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Earliest Ancient Egyptian Tattoos Found on Mummies

Ancient Egyptians were getting inked up earlier than we thought.

A new analysis of two mummies shows the pair were sporting tattoos. The mummies belong to a collection of six found in 1900. They were named the Gebelein mummies after the region in which they were found. Now in the possession of the British Museum, they were reanalyzed as part of an ongoing project to reexamine valuable artifacts.

Both individuals date anywhere from 3351 B.C. to 3017 B.C., making them some of the earliest known bearers of tattoos. The next known example of ancient Egyptians getting tattoos doesn’t appear for more than a millennia later.

Only Ötzi the Ice Man, a cave man dating back to about 3370 B.C., has earlier evidence of tattoos.

Unlike Ötzi’s tattoos, which have more geometric designs, the Egyptian tattoos are the earliest known examples of figurative tattoos, or tattoos that represent images. The new findings are published in the Journal of Archaeological Science.

What initially looked like a smudge was reexamined with infrared imaging, which allows scientists to see the markings on the mummified skin with more clarity. On the male body, scientists spotted the images of a wild bull and what appears to be a Barbary sheep.

The woman’s body contains four “S”-like symbols on her top shoulder joint and an “L”-shaped line on her abdomen that archaeologists think might be a stave, or wooden staff.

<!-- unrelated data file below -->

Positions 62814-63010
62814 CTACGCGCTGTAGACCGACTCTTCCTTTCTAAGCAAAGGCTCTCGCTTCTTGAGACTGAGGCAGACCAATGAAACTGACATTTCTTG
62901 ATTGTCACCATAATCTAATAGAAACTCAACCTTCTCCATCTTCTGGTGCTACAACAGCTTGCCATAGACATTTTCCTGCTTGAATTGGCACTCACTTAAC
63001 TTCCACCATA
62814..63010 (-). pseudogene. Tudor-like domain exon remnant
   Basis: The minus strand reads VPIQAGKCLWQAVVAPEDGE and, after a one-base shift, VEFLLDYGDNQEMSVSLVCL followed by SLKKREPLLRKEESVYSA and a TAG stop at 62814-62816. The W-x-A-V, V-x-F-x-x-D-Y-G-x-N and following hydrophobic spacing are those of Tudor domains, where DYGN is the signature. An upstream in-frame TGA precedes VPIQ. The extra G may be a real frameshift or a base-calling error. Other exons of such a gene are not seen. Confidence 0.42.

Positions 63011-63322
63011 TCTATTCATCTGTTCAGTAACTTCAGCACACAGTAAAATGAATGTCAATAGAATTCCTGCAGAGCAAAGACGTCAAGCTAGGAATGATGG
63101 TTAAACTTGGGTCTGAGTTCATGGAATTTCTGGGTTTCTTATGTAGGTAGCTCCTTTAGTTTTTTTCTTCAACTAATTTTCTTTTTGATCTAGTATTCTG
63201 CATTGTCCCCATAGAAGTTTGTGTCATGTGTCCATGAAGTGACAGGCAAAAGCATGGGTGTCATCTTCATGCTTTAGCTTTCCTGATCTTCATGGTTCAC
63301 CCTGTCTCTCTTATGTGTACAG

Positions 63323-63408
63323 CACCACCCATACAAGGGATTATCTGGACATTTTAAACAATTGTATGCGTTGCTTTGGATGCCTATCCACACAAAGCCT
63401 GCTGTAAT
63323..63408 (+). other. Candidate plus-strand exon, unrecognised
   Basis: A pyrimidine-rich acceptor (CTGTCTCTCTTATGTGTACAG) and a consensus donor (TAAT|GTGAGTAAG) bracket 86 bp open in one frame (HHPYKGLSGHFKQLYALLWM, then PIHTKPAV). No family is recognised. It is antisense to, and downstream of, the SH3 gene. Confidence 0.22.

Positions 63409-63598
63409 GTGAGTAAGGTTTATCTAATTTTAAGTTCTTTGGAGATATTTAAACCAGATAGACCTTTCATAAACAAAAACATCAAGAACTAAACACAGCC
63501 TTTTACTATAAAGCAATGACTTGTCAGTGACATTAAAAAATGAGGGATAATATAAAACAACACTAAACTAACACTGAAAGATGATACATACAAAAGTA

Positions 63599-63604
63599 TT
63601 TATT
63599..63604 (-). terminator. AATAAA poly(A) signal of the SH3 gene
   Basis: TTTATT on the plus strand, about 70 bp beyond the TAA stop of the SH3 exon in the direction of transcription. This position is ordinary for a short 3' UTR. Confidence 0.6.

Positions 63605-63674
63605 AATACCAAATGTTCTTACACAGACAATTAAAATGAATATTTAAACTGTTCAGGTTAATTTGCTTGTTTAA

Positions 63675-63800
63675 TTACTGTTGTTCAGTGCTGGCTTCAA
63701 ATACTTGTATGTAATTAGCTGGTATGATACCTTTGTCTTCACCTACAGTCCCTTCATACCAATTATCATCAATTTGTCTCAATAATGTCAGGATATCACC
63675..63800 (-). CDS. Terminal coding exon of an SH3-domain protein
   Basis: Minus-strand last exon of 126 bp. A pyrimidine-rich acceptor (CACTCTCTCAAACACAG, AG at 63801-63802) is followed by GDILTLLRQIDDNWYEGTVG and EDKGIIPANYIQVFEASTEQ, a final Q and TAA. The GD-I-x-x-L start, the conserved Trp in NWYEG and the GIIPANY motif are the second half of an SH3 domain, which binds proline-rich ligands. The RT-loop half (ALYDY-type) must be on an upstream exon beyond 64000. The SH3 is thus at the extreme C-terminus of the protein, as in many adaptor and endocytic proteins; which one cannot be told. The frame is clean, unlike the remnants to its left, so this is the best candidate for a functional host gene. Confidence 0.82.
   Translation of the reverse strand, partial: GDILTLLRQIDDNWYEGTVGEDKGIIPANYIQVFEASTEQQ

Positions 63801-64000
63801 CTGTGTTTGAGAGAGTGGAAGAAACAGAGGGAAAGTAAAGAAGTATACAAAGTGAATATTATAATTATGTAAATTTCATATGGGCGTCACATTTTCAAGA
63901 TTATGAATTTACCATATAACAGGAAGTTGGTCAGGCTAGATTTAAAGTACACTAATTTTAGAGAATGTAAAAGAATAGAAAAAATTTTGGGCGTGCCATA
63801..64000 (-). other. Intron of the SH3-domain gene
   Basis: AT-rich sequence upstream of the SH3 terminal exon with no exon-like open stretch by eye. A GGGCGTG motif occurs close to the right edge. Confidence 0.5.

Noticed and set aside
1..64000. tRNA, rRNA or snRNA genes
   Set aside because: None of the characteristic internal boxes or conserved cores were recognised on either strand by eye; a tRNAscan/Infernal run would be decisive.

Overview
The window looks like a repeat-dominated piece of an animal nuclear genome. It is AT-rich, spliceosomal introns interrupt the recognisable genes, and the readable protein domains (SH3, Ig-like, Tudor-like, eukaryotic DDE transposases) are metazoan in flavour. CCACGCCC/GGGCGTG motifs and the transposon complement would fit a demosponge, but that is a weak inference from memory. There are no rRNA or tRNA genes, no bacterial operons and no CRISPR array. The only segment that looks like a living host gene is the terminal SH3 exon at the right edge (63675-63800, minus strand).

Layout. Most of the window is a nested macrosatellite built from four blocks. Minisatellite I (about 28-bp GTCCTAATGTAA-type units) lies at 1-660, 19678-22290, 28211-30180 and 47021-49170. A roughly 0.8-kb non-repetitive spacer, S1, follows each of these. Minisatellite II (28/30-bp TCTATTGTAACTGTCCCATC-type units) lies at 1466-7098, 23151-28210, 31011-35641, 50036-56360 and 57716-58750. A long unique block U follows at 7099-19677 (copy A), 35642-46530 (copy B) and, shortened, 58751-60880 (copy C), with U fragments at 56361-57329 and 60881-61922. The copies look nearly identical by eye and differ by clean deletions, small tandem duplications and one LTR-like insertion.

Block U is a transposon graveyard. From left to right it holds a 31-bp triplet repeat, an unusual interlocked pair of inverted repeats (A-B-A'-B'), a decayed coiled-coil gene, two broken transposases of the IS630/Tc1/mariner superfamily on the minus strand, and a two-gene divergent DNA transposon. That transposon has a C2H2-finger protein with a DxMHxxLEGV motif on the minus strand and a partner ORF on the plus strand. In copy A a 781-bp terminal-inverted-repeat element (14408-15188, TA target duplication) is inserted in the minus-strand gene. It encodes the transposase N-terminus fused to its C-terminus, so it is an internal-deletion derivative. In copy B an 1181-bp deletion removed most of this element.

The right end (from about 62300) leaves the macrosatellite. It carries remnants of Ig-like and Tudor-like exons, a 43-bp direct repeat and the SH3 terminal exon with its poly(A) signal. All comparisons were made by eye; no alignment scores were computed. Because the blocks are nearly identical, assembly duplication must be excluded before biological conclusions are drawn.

Both bodies contained tattoos that were inked into the dermis, the thicker part of their skin, with an ink made of some sort of soot. Copper instruments found in nearby regions have been previously suggested as tattooing tools.

What the Tattoos Tell Us

The find suggests, for the first time, that both men and women in ancient Egyptian societies had tattoos.

Previously, archaeologists assumed that only women living during ancient Egypt’s predynastic period, from 4000 B.C. to 3100 B.C., had tattoos. This theory was based on figurines that depicted women with tattoos.

These tattoos represent the first time archaeologists have found examples of tattoos on people that mirror motifs used in art.

Both the images on the male and female seem to suggest a symbolic relevance, but archaeologists aren’t quite of their exact meaning.

“The sheep is quite commonly used in the predynastic [Egyptian period] and its significance is not well understood, whereas the bull is specifically to do with male virility and status,” says study author and British Museum curator Daniel Antoine.

CT scans on the man showed he was in his early 20s when he died. A cut in his shoulder and damage to one of his ribs suggests he died from a stab wound to the back.

As to the meaning of the woman’s tattoos?

“I don’t think there’s a good explanation at the moment,” says Antoine. “It’s meant to emphasize things, but I’m not sure why. It was maybe to draw attention to a crooked stave below. It’s an era before writing, so we can only draw parallels.”

The paper further suggests that the placement of the tattoos on the woman’s shoulder and abdomen mean the woman was someone who had religious knowledge or a high status.